Evidence points to the need for a broader range of clean power beyond just wind and solar.
A growing number of US cities and states have proposed or even passed legislation that would require producing all electricity from renewable energy sources like solar and wind within a few decades.
That might sound like a great idea. But a growing body of evidence shows it’s not.
It increasingly appears that insisting on 100 percent renewable sources—and disdaining others that don’t produce greenhouse gases, such as nuclear power and fossil-fuel plants with carbon-capture technology—is wastefully expensive and needlessly difficult.
In the latest piece of evidence, a study published in Energy & Environmental Science determined that solar and wind energy alone could reliably meet about 80 percent of recent US annual electricity demand, but massive investments in energy storage and transmission would be needed to avoid major blackouts. Pushing to meet 100 percent of demand with these resources would require building a huge number of additional wind and solar farms—or expanding electricity storage to an extent that would be prohibitively expensive at current prices. Or some of both.
The basic problem is that the sun doesn’t always shine and the wind doesn’t always blow. The study analyzed 36 years’ worth of hourly weather data and found there are gaps in renewable-energy production even on a continental scale.
Relying on these intermittent sources alone would requiring building many more solar and wind farms to produce excess energy during particularly sunny and windy periods, plus huge storage systems that can bank hours’ or even weeks’ worth of power (see “Serial Battery Entrepreneur’s New Venture Tackles Clean Energy’s Biggest Problem”). Another possibility is to build long-distance transmission routes that could ship the electricity around the country at just the moment it’s needed.
Storage systems are incredibly expensive in the case of batteries—and geographically limited in the case of pumped hydroelectric, which requires a set of water reservoirs at varying heights (see “Why Bad Things Happen to Clean-Energy Startups”). Long-distance transmission lines are also pricey and can take decades to get approved and built (see “How to Get Wyoming Wind to California, and Cut 80% of US Carbon Emissions”).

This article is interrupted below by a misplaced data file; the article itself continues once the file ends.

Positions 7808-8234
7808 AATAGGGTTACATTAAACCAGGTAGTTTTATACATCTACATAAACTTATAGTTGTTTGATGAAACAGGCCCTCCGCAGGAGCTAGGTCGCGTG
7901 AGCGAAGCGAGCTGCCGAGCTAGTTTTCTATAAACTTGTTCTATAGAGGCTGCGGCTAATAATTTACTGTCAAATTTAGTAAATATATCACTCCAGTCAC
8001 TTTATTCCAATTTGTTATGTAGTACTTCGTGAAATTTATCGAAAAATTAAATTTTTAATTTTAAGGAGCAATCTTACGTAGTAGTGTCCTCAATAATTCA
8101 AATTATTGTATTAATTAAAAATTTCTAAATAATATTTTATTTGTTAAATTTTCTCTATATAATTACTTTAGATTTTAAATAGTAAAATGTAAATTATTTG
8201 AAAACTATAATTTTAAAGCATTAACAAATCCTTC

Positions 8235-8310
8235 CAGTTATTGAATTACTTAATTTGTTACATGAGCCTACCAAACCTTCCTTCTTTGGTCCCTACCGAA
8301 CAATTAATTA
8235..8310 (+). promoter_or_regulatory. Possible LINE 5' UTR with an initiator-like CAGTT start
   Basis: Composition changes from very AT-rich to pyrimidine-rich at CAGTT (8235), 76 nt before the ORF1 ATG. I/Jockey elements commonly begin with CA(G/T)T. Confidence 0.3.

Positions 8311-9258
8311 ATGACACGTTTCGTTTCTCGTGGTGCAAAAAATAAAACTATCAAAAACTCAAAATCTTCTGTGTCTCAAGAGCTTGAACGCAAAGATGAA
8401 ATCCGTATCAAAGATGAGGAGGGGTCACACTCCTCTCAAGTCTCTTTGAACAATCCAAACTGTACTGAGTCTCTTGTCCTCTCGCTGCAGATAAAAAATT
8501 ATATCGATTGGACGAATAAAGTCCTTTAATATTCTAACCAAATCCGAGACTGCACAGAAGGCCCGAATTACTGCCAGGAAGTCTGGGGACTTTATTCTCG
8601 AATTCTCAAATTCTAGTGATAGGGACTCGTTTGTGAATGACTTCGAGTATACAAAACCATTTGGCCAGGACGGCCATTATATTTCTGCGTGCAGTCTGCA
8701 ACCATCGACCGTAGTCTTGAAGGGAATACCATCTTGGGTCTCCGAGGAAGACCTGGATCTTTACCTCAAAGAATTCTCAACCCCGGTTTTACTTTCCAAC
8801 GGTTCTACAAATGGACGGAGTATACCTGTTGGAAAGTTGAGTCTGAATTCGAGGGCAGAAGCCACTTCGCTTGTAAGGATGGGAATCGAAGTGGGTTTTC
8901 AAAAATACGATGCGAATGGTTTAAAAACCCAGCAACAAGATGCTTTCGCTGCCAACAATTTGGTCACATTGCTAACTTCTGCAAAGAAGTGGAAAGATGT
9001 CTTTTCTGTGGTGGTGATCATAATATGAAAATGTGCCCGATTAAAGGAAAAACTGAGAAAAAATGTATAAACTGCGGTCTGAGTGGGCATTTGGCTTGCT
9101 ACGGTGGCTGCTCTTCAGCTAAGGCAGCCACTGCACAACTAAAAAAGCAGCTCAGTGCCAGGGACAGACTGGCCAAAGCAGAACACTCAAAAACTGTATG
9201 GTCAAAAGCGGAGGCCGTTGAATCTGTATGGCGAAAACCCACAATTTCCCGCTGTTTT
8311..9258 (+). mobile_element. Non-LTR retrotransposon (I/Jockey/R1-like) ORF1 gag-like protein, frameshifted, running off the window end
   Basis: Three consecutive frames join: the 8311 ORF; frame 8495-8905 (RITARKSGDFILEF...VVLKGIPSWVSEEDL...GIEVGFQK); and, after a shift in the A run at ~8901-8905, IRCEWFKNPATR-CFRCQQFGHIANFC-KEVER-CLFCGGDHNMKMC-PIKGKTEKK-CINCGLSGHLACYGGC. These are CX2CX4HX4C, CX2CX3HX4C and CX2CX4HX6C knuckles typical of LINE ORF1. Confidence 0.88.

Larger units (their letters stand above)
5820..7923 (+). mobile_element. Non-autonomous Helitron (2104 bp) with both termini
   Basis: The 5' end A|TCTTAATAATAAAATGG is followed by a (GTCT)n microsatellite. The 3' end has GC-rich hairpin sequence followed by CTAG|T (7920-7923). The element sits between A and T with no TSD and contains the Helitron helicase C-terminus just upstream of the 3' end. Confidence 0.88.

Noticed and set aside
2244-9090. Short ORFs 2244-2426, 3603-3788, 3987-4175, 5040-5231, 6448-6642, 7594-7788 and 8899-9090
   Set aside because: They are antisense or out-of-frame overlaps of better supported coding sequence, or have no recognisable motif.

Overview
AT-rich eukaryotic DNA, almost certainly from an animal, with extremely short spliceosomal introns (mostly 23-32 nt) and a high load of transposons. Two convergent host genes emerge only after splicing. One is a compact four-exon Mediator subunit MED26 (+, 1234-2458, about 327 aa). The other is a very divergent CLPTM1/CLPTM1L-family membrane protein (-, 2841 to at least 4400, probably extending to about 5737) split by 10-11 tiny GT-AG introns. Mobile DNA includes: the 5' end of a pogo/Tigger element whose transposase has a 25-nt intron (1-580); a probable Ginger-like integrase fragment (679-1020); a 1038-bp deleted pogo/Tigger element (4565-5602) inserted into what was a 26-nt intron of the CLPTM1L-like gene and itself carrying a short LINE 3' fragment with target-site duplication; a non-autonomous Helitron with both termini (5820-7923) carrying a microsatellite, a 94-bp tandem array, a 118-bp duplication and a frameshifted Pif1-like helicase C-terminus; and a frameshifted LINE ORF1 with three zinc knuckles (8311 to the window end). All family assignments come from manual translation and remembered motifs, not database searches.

Just getting to 80 percent of demand reliably with only wind and solar would require either a US-wide high-speed transmission system or 12 hours of electricity storage. A storage system of that size across the US would cost more than $2.5 trillion for a battery system.
To meet all the nation’s annual electricity needs with 99.97 percent reliability, utilities would have to build 12 hours of storage plus at least twice the amount of renewable-energy generation, the study found. Or businesses could deploy slightly more wind and solar coupled with more than a month’s worth of storage.
The advantage over renewables of other clean options, like nuclear or natural gas with carbon capture, is that they can provide always-on power or, at least in the latter case, can quickly ramp up and down to meet fluctuating demand (see “Potential Carbon Capture Game Changer Nears Completion”).
“Policy makers would be well advised to consider the data and trade-offs that result from this type of data analysis before adopting policies or mandates for a 100% wind/solar grid,” said Nathan Lewis, a chemist at the California Institute of Technology and coauthor of the study, in an e-mail.
Still, the fierce debate among scientists over the virtues of aiming for 100 percent renewables rages on. Most prominently, Mark Jacobson of Stanford has argued that states and nations can make that transition affordably. Other researchers have critiqued his work, notably in a paper published earlier this year in Proceedings of the National Academy of Sciences. Jacobson subsequently filed a libel lawsuit against the lead author and publisher, which he dropped last week (see “A Renewable-Energy Champion Is Suing His Scientific Critics”).